Teen boy was sexually abused then bashed to death
A FEW hours before he sexually assaulted and bludgeoned a Sydney teenager to death, Aymen Terkmani walked into Fairfield police station.
He was a man with a violent criminal history and was facing serious drug supply charges but a magistrate had released him on bail due on the condition he reported to the western Sydney police station every day of the week. Another condition of his bail was that he could not leave home unless in the company of his father.
About two hours later Terkmani met up with 16-year-old Mahmoud Hrouk at Villawood McDonald's where the pair picked up dinner from the drive-through.
He later lured the young labourer and aspiring football player to a vacant house on Belmore Street, East Fairfield where he did what homicide detectives have described as the most horrific of crimes.
Today a jury found Terkmani, 24, guilty of sexually assaulting Mahmoud, strangling him and beating him with a with a rolling pin and toaster inside the property on the night of May 16, 2015.
When the foreperson said the word "guilty," Mahmoud's mother, Maha Dunia, cried and rocked back and forth as she clenched the hand of the officer in charge - Detective Sergeant Christian Olivares.
After hearing the verdict Terkmani - who was dressed in grey suit with a striped tie - sat down in the dock and bowed his head. He has never admitted to the crime and his father claimed he was at home at the time of the murder.
As photographers tried to take his picture leaving the courthouse he buried his head in his hands - something he had done for the entirety of the three week NSW Supreme Court trial.
Now convicted, The Daily Telegraph can reveal Terkmani was a known drug dealer and shortly after his arrest for Mahmoud's murder he assaulted a fellow inmate at Parklea Correctional Centre.
Just before he stood trial for the murder of Mahmoud he was sentenced to seven months' jail after he was found guilty of causing actual bodily harm on August 8, 2015.
What the jury also did not know was that Terkmani was convicted for supplying drugs on an ongoing basis and was sentenced to a minimum 2 ½ year jail sentence in May last year.
During the murder trial the court heard how Terkmani was the last person seen with Mahmoud and his DNA was found on the toaster and rolling pin found at the murder scene.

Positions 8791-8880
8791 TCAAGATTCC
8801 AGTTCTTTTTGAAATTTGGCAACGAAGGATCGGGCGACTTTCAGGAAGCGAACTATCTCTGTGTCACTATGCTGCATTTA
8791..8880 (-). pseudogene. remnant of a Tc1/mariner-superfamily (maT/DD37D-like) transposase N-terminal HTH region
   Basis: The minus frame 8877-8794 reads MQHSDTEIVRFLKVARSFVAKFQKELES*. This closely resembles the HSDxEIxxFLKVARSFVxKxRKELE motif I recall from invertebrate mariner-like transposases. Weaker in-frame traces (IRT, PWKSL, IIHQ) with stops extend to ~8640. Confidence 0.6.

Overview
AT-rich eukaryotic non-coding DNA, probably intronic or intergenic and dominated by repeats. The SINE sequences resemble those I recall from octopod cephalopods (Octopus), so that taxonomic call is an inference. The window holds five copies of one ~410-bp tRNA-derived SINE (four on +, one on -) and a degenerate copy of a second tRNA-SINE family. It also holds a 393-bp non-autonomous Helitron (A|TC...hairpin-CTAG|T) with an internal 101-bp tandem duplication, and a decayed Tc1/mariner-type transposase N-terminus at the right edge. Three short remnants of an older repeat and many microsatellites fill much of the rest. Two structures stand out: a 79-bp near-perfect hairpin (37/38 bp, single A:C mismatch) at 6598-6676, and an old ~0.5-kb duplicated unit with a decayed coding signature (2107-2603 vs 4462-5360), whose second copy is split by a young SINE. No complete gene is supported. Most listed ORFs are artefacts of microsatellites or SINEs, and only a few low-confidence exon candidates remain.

Police also found a blood-stained five dollar note inside Terkmani's bum bag which matched the DNA of Mahmoud but they never found the clothes Terkmani was seen wearing at Fairfield police station.
Ms Dunia also told the jury of how she had found her son's blue bicycle outside Terkmani's house and Azzam Hrouk explained how when he first confronted his son's killer, he denied even knowing Mahmoud.
The Crown called several witnesses which proved Terkmani had been using the vacant department of Housing property to host gatherings, play pool, smoke cannabis and even once entertained an escort there.
Terkmani is expected to face a sentencing hearing on October 27.
Throughout the trial Ms Dunia told the jury about how her son had explained he was with a friend called Aymen when his phone cut out at 9.42pm and she never heard from him ever again.
"Where are you? Come home!" she said.
"It's OK Mum, I'm with my friend … I've got my bike … I will come home," Mahmoud H replied.
The teenager told his mother he was with a friend called "Aymen" and gave her an address but the phone cut out abruptly.
In his opening address, Crown prosecutor Adrian Robertson said the young teenager had spent the day working with his uncle and had asked permission from his father to ride his bicycle to get dinner.
There was CCTV footage which showed Mahmoud and the accused sitting in a ute at the fast food restaurant at 6.22pm.
The Crown case also relied on evidence which would show Terkmani was the last person seen with the boy about 7.30pm on the night of his death.
After Mahmoud's phone call ended abruptly with his mother and he was not contactable, his family walked the streets and door-knocked a number of houses in the area.
One of the houses was the family home of Terkmani, who came outside with his father about 4.30am on May 17.
Terkmani told the father of the deceased that he had last seen him at a friend's house nearby.
"The Crown case is that the accused lied about leaving the deceased with [friends at another house ] and this was a deliberate lie - it was a lie about a significant matter," Mr Robertson told the court
"On the Crown case this was a lie told with the consciousness of guilt of him having killed the deceased."
Defence barrister Mark Austin said Terkmani's father had told police his son was at home at the time of the alleged murder.
"In this case, the position of this accused will be, 'I had nothing to do with this killing and for this death. I wasn't an individual who committed these acts'," he said.
The jury heard that Mahmoud was found by family members, naked from the waist down inside a Belmore Street house.
Police found his satchel nearby which contained his asthma puffer, a silver chain and $54 in cash.
Days later police also found Mahmoud's iPhone dumped in a drain not fair from the vacant house but his pants and Nike shoes were never recovered.